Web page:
People pick up the threads of life in Palo

Market stalls have already begun to spring up again, selling fruit and vegetables and next week some schools will reopen in typhoon ravaged Palo city.

Philippines
Dec 06 2013, 3:28 PM
People pick up the threads of life in Palo
A photo of people walking among debris in Palo (news.yahoo.com)

People in the city of Palo are struggling to get back to their routine, weeks after Typhoon Haiyan devastated their lives.

Market stalls have already begun to spring up again, selling fruit and vegetables and next week some schools will reopen in typhoon ravaged Palo city. Hope remains as children continue to play amid the tired elderly, who queue patiently waiting their turn in distribution lines.

“A cross stands high over the city of Palo, a little askew and battered by the wind but holding on strong,” said Mark Mitchell, Caritas Emergency Team Leader in the Philippines. That cross is symbolic.

Mitchell is a Humanitarian Programme Officer Caritas Aotearoa New Zealand, who responded to the Caritas Internationalis call after Haiyan devastated Philippines.

In Tacloban, Mitchell met Abilene Abihar, a living example of resilience. She and her family live in a small community of about 100 people. She said that 30 people had died in the storm.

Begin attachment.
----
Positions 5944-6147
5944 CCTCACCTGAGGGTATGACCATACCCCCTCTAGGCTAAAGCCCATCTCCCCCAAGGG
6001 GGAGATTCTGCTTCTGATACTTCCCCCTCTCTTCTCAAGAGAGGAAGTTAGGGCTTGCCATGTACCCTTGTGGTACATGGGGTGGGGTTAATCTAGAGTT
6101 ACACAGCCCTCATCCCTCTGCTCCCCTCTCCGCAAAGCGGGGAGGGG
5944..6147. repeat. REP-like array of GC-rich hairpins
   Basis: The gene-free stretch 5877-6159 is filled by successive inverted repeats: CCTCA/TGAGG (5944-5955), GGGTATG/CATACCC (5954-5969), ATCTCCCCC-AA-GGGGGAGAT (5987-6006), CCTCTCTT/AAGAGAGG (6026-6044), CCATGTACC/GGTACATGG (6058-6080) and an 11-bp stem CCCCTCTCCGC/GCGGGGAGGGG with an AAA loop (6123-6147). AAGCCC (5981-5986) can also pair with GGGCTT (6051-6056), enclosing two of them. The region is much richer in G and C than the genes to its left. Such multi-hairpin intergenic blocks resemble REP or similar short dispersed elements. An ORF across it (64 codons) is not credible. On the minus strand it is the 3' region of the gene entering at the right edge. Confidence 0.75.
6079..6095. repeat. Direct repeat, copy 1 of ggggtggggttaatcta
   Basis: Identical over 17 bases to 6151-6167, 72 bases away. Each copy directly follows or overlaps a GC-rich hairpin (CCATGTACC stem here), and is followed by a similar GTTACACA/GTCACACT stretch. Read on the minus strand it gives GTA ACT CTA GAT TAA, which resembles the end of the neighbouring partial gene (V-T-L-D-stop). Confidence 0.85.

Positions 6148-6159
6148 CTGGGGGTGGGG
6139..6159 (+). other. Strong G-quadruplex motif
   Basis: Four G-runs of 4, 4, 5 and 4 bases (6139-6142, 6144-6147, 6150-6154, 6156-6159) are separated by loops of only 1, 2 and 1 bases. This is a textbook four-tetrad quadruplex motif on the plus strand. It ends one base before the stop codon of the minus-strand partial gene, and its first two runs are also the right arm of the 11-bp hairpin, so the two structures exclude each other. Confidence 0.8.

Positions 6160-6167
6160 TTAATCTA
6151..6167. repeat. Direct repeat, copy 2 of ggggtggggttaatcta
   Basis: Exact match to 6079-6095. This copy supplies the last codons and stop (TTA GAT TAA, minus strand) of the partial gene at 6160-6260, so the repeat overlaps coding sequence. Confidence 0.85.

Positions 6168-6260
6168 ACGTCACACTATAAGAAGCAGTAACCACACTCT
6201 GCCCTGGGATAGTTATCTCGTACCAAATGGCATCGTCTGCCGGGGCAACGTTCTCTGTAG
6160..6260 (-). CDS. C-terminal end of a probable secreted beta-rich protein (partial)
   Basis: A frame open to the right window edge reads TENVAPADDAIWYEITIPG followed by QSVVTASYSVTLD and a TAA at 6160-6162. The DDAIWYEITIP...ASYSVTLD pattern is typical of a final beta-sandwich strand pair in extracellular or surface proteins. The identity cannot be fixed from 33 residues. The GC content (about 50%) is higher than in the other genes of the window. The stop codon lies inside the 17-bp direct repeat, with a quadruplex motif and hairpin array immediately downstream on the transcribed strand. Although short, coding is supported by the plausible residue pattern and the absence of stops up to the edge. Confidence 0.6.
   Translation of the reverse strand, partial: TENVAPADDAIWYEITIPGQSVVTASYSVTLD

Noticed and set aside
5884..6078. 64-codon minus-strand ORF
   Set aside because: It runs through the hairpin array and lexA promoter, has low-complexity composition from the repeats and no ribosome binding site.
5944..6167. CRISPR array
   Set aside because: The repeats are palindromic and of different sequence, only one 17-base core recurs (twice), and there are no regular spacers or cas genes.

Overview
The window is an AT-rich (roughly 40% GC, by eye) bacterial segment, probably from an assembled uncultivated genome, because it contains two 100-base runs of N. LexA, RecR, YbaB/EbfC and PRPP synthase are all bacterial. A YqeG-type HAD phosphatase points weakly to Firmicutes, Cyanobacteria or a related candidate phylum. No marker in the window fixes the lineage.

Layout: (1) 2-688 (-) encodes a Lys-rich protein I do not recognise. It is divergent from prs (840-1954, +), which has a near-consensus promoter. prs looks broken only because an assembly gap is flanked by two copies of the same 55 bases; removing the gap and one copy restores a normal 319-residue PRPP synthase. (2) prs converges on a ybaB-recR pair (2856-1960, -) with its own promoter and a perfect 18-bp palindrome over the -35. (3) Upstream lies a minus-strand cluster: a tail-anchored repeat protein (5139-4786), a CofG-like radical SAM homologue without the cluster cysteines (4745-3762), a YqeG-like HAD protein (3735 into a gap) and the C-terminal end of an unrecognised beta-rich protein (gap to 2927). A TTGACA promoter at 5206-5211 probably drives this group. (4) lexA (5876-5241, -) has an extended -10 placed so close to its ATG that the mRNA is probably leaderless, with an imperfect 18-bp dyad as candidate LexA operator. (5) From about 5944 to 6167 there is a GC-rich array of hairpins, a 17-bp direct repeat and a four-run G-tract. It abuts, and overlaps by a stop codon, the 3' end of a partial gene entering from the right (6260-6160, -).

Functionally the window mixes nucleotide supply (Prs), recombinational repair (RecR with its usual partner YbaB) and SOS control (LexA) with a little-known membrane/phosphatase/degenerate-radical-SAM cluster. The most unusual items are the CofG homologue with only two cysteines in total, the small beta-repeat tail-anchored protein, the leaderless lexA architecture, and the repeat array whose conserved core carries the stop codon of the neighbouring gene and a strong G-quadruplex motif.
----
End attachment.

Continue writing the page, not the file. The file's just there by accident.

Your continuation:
They have received a small amount of food through the church and will receive more from Caritas soon. They have started to rebuild temporary shelters with reclaimed timber and straightened out some galvanised iron sheeting for the roof. A Christmas tree stands on a small porch as if in defiance of the chaos of the world around it.

The airport in Tacloban has been reduced to a shell but crammed full of local flights airlines and the heavy-lift C130 defence aircraft from around the world. Every fuel station in the area is destroyed leading to a shortage of fuel. With challenges abound, including blocked and damaged roads, it is a slow process getting the aid out to those that so urgently need it.

Catholic Relief Services have been distributing hygiene kits and setting up water supply materials to provide drinking water to a community, where everyone has been affected to some degree by Typhoon Haiyan.

Source: Caritas Internationalis website

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